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Frank Bourne, OBE, DCM
Photograph of Frank Bourne taken c.1905
|Born||27 April 1854|
|Died||8 May 1945 (aged 91)|
Beckenham, London, England
|Allegiance||United Kingdom/British Empire|
|Years of service||1872 - 1907, 1914 - 1918|
|Unit||24th Regiment of Foot|
|Awards||Officer of the Order of the British Empire|
Distinguished Conduct Medal
Lieutenant-Colonel Frank Edward Bourne OBE DCM (April 1854 – 8 May 1945) was a decorated British soldier who participated in the defence of Rorke's Drift during the 1879 Anglo-Zulu War. He was the last known survivor of the battle.
Born in Balcombe, Sussex, England in 1854, Bourne enlisted in the Army at Reigate on 18 December 1872, aged 18 years 8 months. Four years later he had been promoted to colour sergeant, becoming the youngest NCO of this rank in the entire British Army. This earned him the nickname 'The Kid'.
On 22 and 23 January 1879, Bourne was part of the garrison at Rorke's Drift, Natal, South Africa, which held off a Zulu army. Bourne, who was now an NCO in B Company, 2nd Battalion, 24th (2nd Warwickshire) Regiment of Foot, helped organise the defence at the mission station and field hospital. Throughout the day and night of the battle, the Zulus made repeated attacks against the barricades, but the outnumbered defenders held out until relief arrived.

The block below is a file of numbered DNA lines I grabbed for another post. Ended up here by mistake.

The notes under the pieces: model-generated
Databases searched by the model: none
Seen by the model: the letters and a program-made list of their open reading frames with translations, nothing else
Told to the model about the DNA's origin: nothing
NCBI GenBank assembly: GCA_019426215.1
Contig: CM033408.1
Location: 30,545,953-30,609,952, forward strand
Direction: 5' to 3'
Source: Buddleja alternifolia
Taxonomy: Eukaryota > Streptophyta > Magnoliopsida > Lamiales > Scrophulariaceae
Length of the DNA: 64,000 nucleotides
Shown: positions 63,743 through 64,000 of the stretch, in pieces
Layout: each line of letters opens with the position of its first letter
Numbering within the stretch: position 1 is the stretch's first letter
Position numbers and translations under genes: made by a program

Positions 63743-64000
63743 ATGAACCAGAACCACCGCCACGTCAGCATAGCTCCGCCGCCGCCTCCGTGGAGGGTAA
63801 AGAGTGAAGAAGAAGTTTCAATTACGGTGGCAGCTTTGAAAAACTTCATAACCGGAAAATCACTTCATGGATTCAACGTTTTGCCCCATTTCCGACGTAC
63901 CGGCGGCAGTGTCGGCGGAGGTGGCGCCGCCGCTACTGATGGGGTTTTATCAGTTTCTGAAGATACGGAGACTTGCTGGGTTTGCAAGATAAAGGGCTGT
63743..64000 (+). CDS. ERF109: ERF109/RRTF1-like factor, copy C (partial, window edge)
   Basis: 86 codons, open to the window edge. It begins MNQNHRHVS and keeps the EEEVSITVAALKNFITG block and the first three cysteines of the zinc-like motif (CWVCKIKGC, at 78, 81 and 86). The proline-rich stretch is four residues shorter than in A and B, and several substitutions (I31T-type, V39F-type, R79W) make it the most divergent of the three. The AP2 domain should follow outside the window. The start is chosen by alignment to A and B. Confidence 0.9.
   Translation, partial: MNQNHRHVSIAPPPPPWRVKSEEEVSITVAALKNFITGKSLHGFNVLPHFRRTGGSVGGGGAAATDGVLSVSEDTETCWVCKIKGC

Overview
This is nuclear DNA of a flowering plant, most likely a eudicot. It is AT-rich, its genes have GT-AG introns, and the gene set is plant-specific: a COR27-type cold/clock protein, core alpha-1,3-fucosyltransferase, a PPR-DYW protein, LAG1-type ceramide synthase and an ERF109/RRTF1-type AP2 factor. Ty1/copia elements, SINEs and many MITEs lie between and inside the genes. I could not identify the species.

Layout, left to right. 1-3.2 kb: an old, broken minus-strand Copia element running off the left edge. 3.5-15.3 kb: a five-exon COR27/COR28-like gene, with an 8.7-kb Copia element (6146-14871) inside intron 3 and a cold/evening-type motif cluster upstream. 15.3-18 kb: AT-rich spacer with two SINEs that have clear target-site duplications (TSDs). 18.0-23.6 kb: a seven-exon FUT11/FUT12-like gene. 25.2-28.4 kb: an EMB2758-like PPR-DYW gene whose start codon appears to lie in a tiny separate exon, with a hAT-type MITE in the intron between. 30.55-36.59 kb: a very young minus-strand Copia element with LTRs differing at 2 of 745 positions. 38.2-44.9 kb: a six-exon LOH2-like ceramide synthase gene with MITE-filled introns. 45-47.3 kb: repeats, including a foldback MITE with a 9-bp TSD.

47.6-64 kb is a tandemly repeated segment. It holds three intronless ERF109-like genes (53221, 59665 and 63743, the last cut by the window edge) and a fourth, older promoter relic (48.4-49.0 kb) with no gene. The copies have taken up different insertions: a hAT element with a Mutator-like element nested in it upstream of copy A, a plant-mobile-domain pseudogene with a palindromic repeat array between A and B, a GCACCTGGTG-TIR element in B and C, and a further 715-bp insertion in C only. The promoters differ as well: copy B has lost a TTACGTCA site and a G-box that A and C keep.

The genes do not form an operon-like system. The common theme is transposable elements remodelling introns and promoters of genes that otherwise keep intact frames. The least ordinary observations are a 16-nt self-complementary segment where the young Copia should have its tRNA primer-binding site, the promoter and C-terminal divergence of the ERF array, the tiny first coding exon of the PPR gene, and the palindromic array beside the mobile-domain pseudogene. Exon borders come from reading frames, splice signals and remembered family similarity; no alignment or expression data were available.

For his bravery, Bourne received the Distinguished Conduct Medal (DCM) for "outstanding coolness and courage" during the battle, with a £10 annuity. The DCM, until 1993, was the second highest military decoration (after the Victoria Cross) awarded to other ranks of the British Army. He was offered a commission, but "being an eighth son, and the family exchequer ... empty", he declined it.
After Rorke's Drift, Frank Bourne served in British India and Burma, being promoted to Quartermaster-Sergeant in 1884. He was commissioned in 1890. In 1893 he was appointed adjutant of the School of Musketry at Hythe, Kent, retiring from the army in 1907. During World War I, he rejoined and served as adjutant of the School of Musketry in Dublin. During this time he was responsible for training over 10,000 British and Irish sharpshooters. Some of these highly trained Irish infantry troops and snipers are thought to have utilised their specialised fighting skills to train local republican sympathisers after the war ended. These paramilitary and splinter groups would then form part of what is known today as the Irish Republican Army. At the end of the war, he was given the honorary rank of lieutenant colonel and appointed OBE.
Bourne lived in retirement at 16 King's Hall Road, Beckenham, Kent. He was the last surviving defender from Rorke's Drift, dying on VE Day (8 May 1945), at the age of 91. Bourne was buried in Beckenham Crematorium and Cemetery. His house in Beckenham has been adorned with a blue plaque.
- www.rorkesdriftvc.com, (2459 B Co. 24th. Regiment) (biography, photos, memorial details)
- Transcript of radio interview with Colour Sergeant Bourne recorded in 1936
- Rorke's Drift Details at www.victoriacross.co.uk listing of medal recipients, casualties